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Hoffmann, R. A wiki for the life sciences where authorship matters. Nature Genetics (2008)

Amino acid replacements at seven different histidines in the yeast plasma membrane H(+)-ATPase reveal critical positions at His285 and His701.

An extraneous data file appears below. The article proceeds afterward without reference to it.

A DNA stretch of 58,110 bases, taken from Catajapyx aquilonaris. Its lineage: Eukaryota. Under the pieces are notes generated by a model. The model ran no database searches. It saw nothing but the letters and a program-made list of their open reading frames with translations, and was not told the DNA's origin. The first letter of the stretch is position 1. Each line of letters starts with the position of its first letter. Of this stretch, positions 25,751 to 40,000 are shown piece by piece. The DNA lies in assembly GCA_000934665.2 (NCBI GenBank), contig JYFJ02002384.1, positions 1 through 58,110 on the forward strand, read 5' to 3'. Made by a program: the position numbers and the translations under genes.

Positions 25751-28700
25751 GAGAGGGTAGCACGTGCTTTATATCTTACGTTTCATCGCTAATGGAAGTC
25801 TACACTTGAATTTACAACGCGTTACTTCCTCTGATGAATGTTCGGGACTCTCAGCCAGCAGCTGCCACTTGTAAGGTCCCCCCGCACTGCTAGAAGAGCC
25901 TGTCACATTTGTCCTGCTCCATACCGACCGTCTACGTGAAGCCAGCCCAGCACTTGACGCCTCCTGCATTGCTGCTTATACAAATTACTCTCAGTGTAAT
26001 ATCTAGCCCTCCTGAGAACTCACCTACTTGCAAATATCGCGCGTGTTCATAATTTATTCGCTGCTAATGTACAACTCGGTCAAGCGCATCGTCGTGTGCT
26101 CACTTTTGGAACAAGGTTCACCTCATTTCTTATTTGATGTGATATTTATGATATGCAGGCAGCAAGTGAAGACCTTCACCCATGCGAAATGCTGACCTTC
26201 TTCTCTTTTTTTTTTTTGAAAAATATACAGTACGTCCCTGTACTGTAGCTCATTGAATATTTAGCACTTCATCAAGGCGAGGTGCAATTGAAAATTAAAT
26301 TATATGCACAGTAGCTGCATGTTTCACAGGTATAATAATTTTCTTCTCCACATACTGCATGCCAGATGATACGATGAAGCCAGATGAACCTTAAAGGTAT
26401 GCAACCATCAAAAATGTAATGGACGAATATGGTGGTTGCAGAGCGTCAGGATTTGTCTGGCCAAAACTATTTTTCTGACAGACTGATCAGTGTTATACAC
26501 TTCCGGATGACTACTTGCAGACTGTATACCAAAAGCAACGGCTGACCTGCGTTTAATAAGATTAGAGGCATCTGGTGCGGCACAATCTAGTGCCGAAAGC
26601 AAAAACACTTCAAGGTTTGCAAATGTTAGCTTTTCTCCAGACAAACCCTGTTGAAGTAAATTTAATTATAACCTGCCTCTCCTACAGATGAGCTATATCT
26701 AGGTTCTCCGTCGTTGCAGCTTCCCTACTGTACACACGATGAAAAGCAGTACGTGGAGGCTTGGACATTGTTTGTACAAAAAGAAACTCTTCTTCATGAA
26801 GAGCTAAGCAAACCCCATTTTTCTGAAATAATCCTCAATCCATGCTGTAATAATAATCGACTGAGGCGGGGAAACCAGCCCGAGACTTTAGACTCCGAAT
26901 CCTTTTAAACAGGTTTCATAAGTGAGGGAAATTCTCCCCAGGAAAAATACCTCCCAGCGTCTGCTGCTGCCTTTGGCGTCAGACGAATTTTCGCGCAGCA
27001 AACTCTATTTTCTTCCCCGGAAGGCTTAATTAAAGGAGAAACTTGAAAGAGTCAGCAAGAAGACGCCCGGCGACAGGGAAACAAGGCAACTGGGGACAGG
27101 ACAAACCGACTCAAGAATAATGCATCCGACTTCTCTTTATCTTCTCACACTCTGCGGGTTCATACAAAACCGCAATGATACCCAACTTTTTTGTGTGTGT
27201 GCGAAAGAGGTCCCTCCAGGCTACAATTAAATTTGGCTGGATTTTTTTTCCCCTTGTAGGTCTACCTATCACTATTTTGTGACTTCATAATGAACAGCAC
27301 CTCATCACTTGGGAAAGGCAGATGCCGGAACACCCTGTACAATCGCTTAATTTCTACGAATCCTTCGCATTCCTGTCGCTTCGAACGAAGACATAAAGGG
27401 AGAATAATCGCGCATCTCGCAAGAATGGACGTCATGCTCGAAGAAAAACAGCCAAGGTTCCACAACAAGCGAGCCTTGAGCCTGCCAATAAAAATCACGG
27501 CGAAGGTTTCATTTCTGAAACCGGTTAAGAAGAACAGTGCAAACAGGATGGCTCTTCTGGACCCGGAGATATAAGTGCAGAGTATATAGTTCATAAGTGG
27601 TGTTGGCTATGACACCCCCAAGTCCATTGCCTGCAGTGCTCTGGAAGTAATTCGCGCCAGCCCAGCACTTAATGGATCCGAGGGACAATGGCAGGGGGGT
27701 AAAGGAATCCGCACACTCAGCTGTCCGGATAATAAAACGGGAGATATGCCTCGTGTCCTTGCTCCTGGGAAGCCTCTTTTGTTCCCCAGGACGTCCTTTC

The plasma membrane H(+)-ATPase (Pmal) from Saccharomyces cerevisiae contains 14 histidine residues. The seven most highly conserved of these were selected as targets for oligonucleotide-directed, site-specific mutagenesis. Substitutions at H240, H488, H614, H686, and H914 with a variety of amino acid residues had no effect either on cell viability or on temperature and pH growth sensitivity. In contrast, substitutions at H701, located in the putative fifth membrane-spanning region, with Asp, Gln, or Arg were dominant lethal, indicating that H701 is essential for H(+)-ATPase activity. The mutations H285Q and H285R, but not H285E, located in the hydrophilic beta-stranded domain, were tolerated in normal growth conditions. Growth of H285Q mutants was sensitive to acid pH, indicating impaired in vivo ATPase activity. The H285Q and H285R mutants showed increased in vitro ATPase-specific activity, increased vanadate resistance, increased proton competition of vanadate sensitivity, accelerated ATP hydrolysis rates at a substrate concentration much lower than the Km, and slightly uncoupled proton pumping. The most reasonable hypothesis which would take into account these observations is that H285 would not be involved in the H+ transport process but rather in the E2 to E1 transition step of the ATP hydrolysis catalytic cycle.[1]


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